Chapman University in Orange, Calif., on October 14, 2020. (John Fredricks/The Epoch Times)
Students at private universities who are accused of abuse will be given a chance to respond, but do not have a right to cross-examine their accuser, the California Supreme Court unanimously recently ruled.
The decision, handed down in a 7–0 vote by the state Supreme Court on July 31, stems from the University of Southern California’s 2017 decision to expel then-student and football player Matthew Boermeester after his then-girlfriend, identified in the case as Jane Roe, accused him of drunken violent assault.
The university conducted an investigation in which both parties gave statements. However, both declined to participate in a hearing in which they both could have submitted questions for the investigator to pose to the other.
The accuser later sought to withdraw her statements, claiming they were false—but the investigator found evidence of violence, and the university’s misconduct panel recommended Mr. Boermeester’s expulsion.
However, in 2020, the Second Appellate District ruled that the investigation and expulsion violated Mr. Boermeester’s right to a fair hearing because he couldn’t directly question his accuser.
That ruling has now been overturned by the California Supreme Court, where a judge argued that Mr. Boermeester had a chance to give his statement and was given the opportunity to indirectly question his accuser about any inconsistencies.
“Boermeester thus had the opportunity to submit questions to be asked of the most important witness — the person he allegedly hurt,” Chief Justice Joshua Groban wrote in a July 31 opinion
. “Moreover, USC, as the finder of fact, was entitled to determine that [the accuser’s] first statement was more credible than her later recantation.”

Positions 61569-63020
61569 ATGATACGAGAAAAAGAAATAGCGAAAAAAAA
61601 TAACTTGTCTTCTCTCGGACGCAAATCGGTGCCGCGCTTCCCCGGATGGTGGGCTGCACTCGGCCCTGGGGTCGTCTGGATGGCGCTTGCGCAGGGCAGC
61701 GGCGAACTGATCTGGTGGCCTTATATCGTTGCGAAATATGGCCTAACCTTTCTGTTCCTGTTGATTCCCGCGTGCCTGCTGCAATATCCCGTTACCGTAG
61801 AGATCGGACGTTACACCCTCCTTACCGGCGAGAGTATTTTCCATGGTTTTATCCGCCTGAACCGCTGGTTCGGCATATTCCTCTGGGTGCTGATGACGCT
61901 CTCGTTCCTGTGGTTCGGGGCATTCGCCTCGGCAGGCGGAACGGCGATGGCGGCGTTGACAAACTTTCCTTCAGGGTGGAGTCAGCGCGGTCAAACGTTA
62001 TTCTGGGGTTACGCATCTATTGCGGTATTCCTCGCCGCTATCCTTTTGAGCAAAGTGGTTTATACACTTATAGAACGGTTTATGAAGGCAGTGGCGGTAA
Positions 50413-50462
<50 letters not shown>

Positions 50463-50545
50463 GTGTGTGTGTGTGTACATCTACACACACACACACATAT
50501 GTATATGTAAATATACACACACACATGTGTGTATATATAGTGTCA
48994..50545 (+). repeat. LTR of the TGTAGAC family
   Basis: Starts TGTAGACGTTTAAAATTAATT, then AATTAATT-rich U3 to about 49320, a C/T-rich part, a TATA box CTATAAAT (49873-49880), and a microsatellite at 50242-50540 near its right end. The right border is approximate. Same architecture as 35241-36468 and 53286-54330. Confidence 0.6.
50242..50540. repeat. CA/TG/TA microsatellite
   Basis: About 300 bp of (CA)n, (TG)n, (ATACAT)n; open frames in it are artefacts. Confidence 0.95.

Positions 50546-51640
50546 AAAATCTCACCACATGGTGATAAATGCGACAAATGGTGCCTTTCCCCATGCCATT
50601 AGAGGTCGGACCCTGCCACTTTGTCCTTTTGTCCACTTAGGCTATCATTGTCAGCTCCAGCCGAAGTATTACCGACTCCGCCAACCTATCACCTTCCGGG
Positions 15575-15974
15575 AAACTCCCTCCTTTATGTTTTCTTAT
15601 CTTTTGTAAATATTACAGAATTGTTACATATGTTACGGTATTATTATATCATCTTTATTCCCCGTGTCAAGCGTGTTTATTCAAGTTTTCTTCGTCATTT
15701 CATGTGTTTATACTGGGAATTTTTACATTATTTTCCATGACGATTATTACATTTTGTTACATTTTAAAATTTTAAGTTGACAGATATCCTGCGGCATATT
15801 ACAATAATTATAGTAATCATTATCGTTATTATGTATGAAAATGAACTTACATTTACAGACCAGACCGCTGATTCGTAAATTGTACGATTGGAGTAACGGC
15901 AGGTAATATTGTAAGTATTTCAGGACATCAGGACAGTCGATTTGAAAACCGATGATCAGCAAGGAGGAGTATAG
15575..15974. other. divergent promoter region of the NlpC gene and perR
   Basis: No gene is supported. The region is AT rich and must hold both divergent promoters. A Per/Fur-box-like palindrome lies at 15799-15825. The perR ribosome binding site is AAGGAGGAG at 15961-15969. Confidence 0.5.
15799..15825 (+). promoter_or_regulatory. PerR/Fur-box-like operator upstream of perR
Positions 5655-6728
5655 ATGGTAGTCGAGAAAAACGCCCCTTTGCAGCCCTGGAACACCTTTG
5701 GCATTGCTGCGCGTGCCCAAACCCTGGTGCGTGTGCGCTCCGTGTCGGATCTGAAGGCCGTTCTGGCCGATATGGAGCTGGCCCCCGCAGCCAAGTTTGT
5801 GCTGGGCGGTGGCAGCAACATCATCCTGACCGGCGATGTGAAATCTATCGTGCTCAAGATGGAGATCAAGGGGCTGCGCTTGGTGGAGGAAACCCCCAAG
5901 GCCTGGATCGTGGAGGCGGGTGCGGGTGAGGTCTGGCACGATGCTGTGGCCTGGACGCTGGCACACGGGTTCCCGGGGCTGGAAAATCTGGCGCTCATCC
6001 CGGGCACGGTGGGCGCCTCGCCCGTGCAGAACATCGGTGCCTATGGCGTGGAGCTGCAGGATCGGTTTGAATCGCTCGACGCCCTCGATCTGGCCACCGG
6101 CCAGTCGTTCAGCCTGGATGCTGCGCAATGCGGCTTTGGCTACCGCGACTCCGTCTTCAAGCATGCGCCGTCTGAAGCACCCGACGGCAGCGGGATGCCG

Judge Groban concluded that “[the university] was not required to provide Mr. Boermeester the opportunity to directly or indirectly cross-examine [the accuser] and other witnesses at a live hearing with Boermeester in attendance, whether in person or virtually.”
The Supreme Court of California in San Francisco. (Courtesy of the State of California)
The chief justice added that private universities are ill-equipped to function as courts and—unlike state universities—lack the subpoena power to require witnesses to appear in court.
However, he said, private colleges do have an obligation to provide accused students “notice of the charges and a meaningful opportunity to be heard,” but a court-type hearing is not required.
Though passed in 2020 and after the incident in question, Judge Groban also noted state Senate Bill 493
—which details procedures that both public and private universities must use when dealing with incidents of abuse—does not require universities to conduct live hearings and cross-examinations of witnesses.
“Senate Bill 493 does not apply here since the incident itself and [the university’s] subsequent investigation of the incident occurred prior to Senate Bill 493’s effective date,” Mr. Groban wrote. “We nevertheless find it noteworthy that the statute does not require universities to conduct live hearings featuring cross-examination of the accuser and other witnesses.”
A spokesperson for the University of Southern California was not immediately available for comment.
Additionally, Mr. Boermeester could not be reached for comment.